But before that, Curto was banned from fighting in the US after pulling out of a fight with Marvin Hagler on short notice. Curto says he was approached by people connected to the mafia, who wanted him to lose the Hagler fight on purpose.

The plan was then to convince Hagler to lose the rematch on purpose, and a rubber-match was supposed to be a real fight.

Curto refused the proposition, and went into hiding. As a consequence of the, at the time, unexplained withdrawal, all boxing commissions across the US suspended his license, and he was forced to continue his career in Canada, where he won nine fights before his US license was reinstated.

On December 15 1980, in his original hometown of Boston, Curto put the record straight as he out-boxed Briscoe (64-20-5) at the Hynes Auditorium to win a clear, and well-deserved, unanimous decision after ten rounds. Looking back at the fight, Vinnie recals:

Briscoe was by far my toughest opponent. You couldn’t hurt him with a bazooka, so my plan was to box my ass of all night. And I did, and won!” But, despite having proved his worth, it would be another three-and-a-half years before Vinnie got at title-shot.

After the rematch with Briscoe, Curto racked up another nine victories to take his impressive professional record to 53-5-3 (21), and was awarded with a shot at the WBC Continental Americas Light Heavyweight title against the capable Mark Frazie (27-4) in Miami on August 25, 1984.

Curto beat Frazie by twelve-round decision, and despite being a title-holder, albeit of a minor championship, at Light Heavyweight, he was ranked highly by the International Boxing Federation (IBF) at Super Middleweight and got his first crack at world-glory the following year.

In June of 1985, Curto and his team traveled all the way to Seoul, South Korea to challenge reigning IBF world champion Chong-Pal Park (37-3-1), and, according to Vinnie, everything went according to plan. Except for the decision of the judges:

I was the elite contender for the title, but no one wanted to promote the fight for me in the United States, so I had to take the shot (in South Korea). I clearly out-pointed him, but didn’t get the decision in his hometown...”

The three judges scored the fifteen-round fight in Park´s favor by 144-142, 146-141 and 146-139. The last two cards suggested a relatively clear win for Park, but the controversy was significant enough to warrant a rematch, which was eventually set for The Sports Arena in Los Angeles in June of 1986.

With three victories in the interim Curto entered the second fight with Park confident that in the USA he would not be denied by the judges again, but this time it would not go the distance.

No excuses”, says Curto. “I was ahead on two of the cards, but was stopped in the fifteenth round by Park. His name alone gave me a black eye.” (Note: according to BoxRec, Park was ahead on all three cards).

The second defeat to Park appeared to be the beginning of the end of Curto as a top-level fighter, and after two more losses and a No-Contest his career looked to be over in 1991. But three years later he decided to make a comeback, as a Cruiserweight.

Curto won four out of five fights between November 1994 and July 1996, with the loss being a horribly unjust decision against journeyman Ernie Valentine (16-22-1) in Boise, Idaho in July 1995. In September of 1996, Curto got the opportunity to fight for the WBF World Super Cruiserweight title, and took it with both hands.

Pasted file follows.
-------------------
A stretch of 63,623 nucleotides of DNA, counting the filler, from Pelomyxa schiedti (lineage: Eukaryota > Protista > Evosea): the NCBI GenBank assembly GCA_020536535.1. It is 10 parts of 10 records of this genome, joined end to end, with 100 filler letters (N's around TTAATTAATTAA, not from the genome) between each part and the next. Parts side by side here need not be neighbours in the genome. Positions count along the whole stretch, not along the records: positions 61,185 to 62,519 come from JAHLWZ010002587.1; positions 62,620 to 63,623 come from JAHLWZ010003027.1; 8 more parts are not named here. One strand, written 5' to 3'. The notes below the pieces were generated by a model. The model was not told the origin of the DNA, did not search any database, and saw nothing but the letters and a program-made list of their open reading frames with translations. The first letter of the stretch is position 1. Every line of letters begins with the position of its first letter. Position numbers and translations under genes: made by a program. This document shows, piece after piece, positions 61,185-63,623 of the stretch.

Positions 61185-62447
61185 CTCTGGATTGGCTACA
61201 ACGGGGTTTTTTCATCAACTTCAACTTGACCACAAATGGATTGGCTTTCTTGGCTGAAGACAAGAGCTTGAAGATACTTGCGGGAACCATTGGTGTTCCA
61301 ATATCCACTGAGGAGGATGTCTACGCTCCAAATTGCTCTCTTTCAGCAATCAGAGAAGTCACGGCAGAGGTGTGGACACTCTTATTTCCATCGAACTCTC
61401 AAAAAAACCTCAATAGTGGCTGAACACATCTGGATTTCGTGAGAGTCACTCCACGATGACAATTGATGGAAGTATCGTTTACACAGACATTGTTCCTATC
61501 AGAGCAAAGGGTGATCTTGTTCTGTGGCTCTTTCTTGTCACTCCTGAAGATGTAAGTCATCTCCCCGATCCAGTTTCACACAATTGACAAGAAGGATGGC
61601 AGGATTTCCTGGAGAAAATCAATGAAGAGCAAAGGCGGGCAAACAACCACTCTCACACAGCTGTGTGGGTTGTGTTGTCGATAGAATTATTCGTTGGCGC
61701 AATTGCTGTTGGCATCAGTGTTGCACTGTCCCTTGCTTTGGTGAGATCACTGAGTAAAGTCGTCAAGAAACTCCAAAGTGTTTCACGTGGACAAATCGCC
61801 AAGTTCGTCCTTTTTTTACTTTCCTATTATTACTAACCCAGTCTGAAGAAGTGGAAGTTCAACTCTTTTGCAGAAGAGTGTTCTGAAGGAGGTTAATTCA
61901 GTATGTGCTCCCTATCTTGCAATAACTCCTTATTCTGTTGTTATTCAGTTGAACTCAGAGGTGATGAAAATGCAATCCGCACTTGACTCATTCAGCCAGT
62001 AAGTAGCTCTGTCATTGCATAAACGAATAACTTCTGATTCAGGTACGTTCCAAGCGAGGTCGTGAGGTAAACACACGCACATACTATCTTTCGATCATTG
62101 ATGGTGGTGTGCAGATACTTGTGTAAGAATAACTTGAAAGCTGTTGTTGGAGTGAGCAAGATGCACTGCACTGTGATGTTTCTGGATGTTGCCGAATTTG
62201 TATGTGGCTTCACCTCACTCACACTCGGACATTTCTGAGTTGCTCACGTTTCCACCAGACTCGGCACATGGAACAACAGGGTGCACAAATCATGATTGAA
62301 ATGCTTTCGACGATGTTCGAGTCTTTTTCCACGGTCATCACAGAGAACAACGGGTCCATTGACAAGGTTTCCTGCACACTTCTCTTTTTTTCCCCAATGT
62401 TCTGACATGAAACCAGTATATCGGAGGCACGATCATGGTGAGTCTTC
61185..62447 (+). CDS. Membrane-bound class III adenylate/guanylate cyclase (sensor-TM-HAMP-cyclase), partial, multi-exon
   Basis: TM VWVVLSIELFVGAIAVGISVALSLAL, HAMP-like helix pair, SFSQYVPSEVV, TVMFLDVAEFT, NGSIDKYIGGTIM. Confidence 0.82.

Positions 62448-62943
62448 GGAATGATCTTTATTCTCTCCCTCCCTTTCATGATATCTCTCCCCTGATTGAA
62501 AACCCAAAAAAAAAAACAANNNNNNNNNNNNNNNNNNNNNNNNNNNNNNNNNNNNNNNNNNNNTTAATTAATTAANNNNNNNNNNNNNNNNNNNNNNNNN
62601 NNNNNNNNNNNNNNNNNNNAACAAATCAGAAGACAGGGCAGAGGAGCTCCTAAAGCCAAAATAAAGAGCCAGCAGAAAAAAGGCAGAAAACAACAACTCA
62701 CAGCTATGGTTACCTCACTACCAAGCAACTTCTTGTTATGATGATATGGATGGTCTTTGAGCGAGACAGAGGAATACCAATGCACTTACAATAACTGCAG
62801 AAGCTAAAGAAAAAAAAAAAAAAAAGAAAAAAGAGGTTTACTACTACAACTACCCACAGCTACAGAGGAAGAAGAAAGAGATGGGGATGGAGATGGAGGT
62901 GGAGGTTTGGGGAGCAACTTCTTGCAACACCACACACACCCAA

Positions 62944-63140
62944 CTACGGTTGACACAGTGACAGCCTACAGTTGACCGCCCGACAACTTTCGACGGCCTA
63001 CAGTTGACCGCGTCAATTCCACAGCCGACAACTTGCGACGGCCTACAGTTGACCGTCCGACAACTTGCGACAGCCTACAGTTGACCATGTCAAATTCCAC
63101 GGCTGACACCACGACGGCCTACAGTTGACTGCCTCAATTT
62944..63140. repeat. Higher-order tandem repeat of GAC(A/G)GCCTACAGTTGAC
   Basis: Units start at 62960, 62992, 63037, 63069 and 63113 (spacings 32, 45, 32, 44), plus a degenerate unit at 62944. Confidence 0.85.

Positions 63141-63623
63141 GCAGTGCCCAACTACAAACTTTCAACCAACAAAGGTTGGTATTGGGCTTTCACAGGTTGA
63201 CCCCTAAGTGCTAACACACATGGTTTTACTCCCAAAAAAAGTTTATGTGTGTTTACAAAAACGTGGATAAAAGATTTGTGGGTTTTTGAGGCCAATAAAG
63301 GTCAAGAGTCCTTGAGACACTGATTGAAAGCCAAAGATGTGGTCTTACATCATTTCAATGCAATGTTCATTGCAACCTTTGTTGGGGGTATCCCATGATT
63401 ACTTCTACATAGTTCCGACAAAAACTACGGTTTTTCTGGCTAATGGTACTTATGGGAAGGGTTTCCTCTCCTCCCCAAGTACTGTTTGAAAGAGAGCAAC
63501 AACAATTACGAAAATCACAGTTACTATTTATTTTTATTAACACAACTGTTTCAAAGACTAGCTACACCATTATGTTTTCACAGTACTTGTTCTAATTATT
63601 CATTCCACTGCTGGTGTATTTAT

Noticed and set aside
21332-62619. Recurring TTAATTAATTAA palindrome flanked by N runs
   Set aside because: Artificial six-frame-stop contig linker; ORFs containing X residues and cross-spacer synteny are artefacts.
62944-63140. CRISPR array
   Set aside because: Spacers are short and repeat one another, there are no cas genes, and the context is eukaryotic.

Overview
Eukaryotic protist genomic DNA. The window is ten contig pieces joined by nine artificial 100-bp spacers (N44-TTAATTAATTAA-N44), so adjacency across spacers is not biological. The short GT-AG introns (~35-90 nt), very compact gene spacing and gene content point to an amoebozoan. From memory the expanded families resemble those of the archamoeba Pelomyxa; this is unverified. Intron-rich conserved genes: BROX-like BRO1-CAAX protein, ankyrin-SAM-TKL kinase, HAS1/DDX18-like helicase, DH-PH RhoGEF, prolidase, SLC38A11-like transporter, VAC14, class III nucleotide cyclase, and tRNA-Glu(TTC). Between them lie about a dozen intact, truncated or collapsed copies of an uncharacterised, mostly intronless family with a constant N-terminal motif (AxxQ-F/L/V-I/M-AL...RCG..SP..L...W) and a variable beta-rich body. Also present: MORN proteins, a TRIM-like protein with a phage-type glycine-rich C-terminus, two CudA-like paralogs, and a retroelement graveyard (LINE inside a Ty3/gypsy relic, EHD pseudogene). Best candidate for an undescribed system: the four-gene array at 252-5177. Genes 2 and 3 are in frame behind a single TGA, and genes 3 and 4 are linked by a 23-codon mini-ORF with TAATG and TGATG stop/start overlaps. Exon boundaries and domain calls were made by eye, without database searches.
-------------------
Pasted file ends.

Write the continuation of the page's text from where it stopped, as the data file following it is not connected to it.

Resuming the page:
41-year-old Vinnie defeated Jimmy Haynes (8-3-1) for the title, and finally achieved his dream of becoming a world champion. While the Super Cruiserweight division (190 Lbs. - 200 Lbs.) never really “caught fire” and was short-lived, the accomplishment means a lot to Curto:

For the first time as a fighter I got the respect I should have gotten twenty years earlier”, he says, and claims he was stripped of the title without warning for not defending it. Whatever the case, this was the last fight of Vinnie Curto´s career, and he retired with a fine 62-10-3 (26), with one No-Contest, record.

After the aforementioned Mark Frazie fight in 1984, Vinnie was approached by a spectator, who turned out to be a producer of the hit TV show Miami Vice, starring Don Johnson. The producer asked Vinnie to make an appearance on the show. Vinnie did so, playing the role of bodyguard to the character of Bruce Willis.

This was the start of a new career for Vinnie, who has over the years had several roles in movies and TV shows. He has also written several movie scripts, one of which was his life story.

The movie about Curto was all set to go into production some years ago, starring Mark Wallberg as Vinnie, Robert De Niro as Angelo Dundee and Vinnie himself playing the part of his father. However, titled “Out on my feet”, the film fell apart when the main investor died. Vinnie is still hoping that one day it will somehow be made.

As mentioned earlier, this article is not close to covering the amazing life of Vinnie Curto, and a movie should certainly be made if there is any justice in this world. A book is reportedly in the works, and can only be a very interesting read, not only for boxing fans.

Stories about his relationship with Frank Sinatra and Sammy “The Bull” Gravano, among others, and how he was once managed by Sylvester Stallone, are bound to be entertaining. For better or worse, Vinnie Curto has lived a life that deserves to be immortalized.

Married six times, he has seven kids. “If you look up the word divorce in the dictionary, you will see a picture of me holding up two signs”, Vinne says with a laugh. “One that says “will work for birth-control”, and the other saying “Eating is a tough habit to break.”

For more on the life and career of Vinnie Curto, please visit his website:

  Part 20: Robin Reid
  Part 19: Lionel Butler
  Part 18: Mads Larsen
  Part 17: Ken Sigurani
  Part 16: Orlando Fernandez
  Part 15: Roger Turner
  Part 14: Roy Jones Jr.
  Part 13: Fitz Vanderpool
  Part 12: Steve Roberts
  Part 11: Thulani "Sugarboy" Malinga
  Part 10: Junior Witter
  Part 9: Jimmy Thunder
  Part 8: Juan Lazcano
  Part 7: Jeff Malcolm
  Part 6: Ricky Parkey
  Part 5: Carl Daniels
  Part 4: Angel Manfredy
  Part 3: Samson Dutch Boy Gym
  Part 2: Greg Haugen
  Part 1: Johnny Nelson